South Sudan


This webpage aims at providing background information on the humanitarian and education situation in South Sudan, as well as links to key documents and websites. If you are looking for more detailed information on the education response, please visit the South Sudan Education Cluster operational webpage.

Humanitarian Situation Overview

Violence broke out in Juba on 15 December 2013, and quickly spread to other locations. Despite a Cessation of Hostilities signed on 23 January 2014, a recommitment to the Cessation in May, the intra-SPML dialogue in October, and the rededication to the January agreement in November 2014,  heavy fighting continues between Government and opposition forces. Since the outbreak of the conflict, thousands of people have been killed or wounded in the fighting. 1.5 million people are currently displaced within South Sudan and over 500,000 have fled to neighbouring countries. Over 100,000 people have sought refuge from attacks in Protection of Civilians (PoC) sites within UN bases. Tensions remain very high in the worst affected States (Upper Nile, Jonglei, Unity and Lakes), there are widespread reports that civilians, including women and children, have been targeted based on their political and/or community affiliation, the UN compound in Bor where civilians seek refuge was also attacked on 17 April 2014.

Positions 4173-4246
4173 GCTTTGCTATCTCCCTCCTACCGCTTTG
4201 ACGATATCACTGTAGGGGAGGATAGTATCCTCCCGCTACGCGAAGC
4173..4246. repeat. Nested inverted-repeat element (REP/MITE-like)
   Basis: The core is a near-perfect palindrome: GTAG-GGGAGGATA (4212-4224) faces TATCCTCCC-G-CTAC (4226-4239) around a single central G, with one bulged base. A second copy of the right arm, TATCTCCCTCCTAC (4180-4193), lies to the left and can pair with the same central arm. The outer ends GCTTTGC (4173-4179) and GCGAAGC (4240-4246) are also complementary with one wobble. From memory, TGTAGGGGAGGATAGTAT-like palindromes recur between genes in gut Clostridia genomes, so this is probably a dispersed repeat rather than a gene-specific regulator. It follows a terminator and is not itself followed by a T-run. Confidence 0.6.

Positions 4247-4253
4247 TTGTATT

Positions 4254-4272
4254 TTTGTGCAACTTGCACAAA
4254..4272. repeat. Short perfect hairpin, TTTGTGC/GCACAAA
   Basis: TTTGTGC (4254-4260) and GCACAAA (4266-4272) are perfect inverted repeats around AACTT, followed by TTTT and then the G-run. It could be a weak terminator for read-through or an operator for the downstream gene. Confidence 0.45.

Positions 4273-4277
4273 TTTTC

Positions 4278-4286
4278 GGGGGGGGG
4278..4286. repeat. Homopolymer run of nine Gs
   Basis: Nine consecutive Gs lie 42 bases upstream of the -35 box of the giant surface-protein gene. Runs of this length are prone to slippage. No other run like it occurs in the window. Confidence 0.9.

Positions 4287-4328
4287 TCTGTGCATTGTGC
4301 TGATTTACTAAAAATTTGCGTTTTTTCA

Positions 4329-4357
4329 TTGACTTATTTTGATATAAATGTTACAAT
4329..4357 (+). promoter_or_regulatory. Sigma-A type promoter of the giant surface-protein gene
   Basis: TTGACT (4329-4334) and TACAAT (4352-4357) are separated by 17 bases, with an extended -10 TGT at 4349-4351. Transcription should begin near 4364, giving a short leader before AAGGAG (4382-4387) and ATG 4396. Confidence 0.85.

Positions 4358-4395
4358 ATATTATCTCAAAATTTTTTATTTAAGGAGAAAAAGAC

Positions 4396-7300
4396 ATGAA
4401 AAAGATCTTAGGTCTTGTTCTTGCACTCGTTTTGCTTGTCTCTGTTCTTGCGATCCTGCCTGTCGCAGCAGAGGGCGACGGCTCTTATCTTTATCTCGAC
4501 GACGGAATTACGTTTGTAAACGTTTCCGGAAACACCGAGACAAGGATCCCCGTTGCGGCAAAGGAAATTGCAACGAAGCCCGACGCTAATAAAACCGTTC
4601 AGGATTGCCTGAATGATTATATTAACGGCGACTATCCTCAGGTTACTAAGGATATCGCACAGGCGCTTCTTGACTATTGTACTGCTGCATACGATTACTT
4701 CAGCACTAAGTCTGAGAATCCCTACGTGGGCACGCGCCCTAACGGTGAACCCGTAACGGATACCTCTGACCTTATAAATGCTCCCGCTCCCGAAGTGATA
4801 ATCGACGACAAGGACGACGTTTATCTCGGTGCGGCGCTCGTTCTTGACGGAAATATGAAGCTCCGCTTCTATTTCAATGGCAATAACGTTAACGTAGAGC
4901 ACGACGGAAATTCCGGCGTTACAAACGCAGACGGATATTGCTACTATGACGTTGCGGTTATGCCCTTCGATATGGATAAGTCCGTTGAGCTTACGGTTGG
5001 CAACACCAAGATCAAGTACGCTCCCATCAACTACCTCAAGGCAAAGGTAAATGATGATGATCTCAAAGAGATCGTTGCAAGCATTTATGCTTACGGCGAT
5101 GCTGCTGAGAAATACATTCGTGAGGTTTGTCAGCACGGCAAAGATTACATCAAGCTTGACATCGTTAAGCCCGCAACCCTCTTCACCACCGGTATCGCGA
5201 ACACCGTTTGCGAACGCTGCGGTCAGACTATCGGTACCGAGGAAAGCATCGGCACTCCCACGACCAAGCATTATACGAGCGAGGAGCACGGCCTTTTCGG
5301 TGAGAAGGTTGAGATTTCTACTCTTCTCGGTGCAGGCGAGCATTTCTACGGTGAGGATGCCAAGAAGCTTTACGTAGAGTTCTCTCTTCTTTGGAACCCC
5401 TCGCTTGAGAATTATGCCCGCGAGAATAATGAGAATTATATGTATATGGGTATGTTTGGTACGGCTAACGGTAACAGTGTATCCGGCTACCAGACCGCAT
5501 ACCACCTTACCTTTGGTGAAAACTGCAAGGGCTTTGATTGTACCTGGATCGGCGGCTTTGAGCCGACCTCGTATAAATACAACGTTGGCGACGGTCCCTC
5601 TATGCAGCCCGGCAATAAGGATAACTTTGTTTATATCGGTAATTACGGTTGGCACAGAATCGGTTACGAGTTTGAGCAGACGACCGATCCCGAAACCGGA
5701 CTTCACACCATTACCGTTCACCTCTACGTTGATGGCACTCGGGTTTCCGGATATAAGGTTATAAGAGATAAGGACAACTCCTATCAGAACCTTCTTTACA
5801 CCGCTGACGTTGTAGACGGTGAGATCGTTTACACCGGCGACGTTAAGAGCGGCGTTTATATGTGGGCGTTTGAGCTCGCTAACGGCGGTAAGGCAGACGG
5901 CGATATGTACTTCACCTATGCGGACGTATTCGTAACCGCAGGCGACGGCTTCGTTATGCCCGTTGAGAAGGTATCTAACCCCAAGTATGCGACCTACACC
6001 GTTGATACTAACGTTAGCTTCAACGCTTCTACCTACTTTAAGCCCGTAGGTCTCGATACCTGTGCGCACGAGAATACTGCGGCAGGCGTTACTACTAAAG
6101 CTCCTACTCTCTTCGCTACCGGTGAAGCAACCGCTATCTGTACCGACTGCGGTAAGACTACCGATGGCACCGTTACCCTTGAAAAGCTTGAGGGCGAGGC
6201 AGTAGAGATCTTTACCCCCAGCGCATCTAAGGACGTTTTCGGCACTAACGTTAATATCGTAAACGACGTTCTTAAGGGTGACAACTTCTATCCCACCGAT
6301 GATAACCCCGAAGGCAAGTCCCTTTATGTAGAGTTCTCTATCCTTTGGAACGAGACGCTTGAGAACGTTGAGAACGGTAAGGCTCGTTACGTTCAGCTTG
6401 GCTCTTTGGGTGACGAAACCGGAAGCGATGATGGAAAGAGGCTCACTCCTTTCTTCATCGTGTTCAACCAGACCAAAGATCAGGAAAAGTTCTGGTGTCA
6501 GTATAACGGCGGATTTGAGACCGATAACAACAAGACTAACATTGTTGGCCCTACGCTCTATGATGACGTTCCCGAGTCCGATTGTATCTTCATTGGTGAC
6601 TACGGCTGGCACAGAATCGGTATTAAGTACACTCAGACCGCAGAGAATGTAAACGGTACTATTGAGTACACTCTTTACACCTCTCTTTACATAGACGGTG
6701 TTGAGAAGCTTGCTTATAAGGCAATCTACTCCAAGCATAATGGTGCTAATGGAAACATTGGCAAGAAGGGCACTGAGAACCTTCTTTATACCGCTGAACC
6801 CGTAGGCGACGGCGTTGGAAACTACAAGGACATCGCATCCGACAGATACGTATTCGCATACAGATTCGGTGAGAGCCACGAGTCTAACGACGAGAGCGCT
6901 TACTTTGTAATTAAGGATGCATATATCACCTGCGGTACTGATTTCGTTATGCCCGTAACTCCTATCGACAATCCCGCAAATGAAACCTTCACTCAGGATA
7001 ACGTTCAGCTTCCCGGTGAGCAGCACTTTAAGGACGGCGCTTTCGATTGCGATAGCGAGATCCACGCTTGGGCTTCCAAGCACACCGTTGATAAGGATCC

The current crisis comes on top of already large-scale humanitarian needs and has disrupted an already weak service delivery system, particularly in the three most-affected States. South Sudan has one of the world’s largest aid operations, tackling food insecurity, internal displacement, disease outbreaks (such as cholera and measles), refugee and returnee movements, and a range of other needs across the country. These come against a backdrop of some of the worst human development indicators in the world. While political negotiations continue, and are needed to end the suffering, they are unlikely to yield rapid improvements on the ground.

The South Sudan crisis was declared a Level 3 (L3) Humanitarian System-Wide Emergency Response on 11 February 2014, signifying the scale of the crisis and the multi-sector response required to meet the needs. Given the dramatic change in context since 15 December 2013, the Strategic Response Plan 2014-2016 has been replaced by the South Sudan Crisis Response Plan until June 2014, then by the revised Crisis Response Plan until the end of 2014, and finally by the 2015 Humanitarian Response Plan as the overarching framework for humanitarian action. Ongoing insecurity in many parts of the country is having a significant impact on the humanitarian community’s ability to respond.